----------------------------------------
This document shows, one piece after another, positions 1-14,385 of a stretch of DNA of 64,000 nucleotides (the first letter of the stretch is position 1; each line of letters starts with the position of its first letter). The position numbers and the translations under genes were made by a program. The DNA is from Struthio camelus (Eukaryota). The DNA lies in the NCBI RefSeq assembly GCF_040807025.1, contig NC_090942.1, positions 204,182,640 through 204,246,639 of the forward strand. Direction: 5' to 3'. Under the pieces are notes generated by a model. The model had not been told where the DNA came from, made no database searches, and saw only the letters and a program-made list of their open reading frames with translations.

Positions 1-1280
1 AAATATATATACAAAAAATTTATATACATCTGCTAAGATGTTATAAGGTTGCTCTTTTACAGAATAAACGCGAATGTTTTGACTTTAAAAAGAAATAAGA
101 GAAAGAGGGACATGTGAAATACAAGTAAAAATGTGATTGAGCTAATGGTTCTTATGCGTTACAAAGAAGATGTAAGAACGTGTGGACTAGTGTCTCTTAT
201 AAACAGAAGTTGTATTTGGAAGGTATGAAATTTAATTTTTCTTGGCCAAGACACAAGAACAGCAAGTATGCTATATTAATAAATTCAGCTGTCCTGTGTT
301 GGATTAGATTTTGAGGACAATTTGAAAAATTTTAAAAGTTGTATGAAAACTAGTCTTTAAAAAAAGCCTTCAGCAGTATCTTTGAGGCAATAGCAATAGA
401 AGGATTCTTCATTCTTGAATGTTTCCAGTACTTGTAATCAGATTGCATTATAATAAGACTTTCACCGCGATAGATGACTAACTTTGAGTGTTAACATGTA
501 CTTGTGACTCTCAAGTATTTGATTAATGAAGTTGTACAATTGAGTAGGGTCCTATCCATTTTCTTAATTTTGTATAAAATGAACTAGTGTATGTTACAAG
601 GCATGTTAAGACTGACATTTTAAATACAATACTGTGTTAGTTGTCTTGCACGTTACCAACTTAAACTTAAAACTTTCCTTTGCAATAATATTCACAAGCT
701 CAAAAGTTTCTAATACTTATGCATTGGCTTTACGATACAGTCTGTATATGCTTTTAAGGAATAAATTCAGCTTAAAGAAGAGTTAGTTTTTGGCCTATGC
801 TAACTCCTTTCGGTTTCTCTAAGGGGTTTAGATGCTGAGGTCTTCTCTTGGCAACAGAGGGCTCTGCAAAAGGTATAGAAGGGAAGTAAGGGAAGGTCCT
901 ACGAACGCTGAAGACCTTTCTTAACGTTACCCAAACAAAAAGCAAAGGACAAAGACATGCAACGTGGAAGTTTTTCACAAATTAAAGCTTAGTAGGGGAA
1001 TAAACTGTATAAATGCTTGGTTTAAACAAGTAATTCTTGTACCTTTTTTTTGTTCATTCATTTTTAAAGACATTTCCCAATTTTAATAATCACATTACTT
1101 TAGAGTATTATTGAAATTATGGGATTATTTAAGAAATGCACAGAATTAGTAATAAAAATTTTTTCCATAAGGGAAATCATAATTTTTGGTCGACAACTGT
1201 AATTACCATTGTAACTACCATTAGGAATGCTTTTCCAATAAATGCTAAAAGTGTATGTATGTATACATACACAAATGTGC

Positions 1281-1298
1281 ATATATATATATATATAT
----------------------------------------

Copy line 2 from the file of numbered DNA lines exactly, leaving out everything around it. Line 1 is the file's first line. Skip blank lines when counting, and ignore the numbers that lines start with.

Positions 1-1280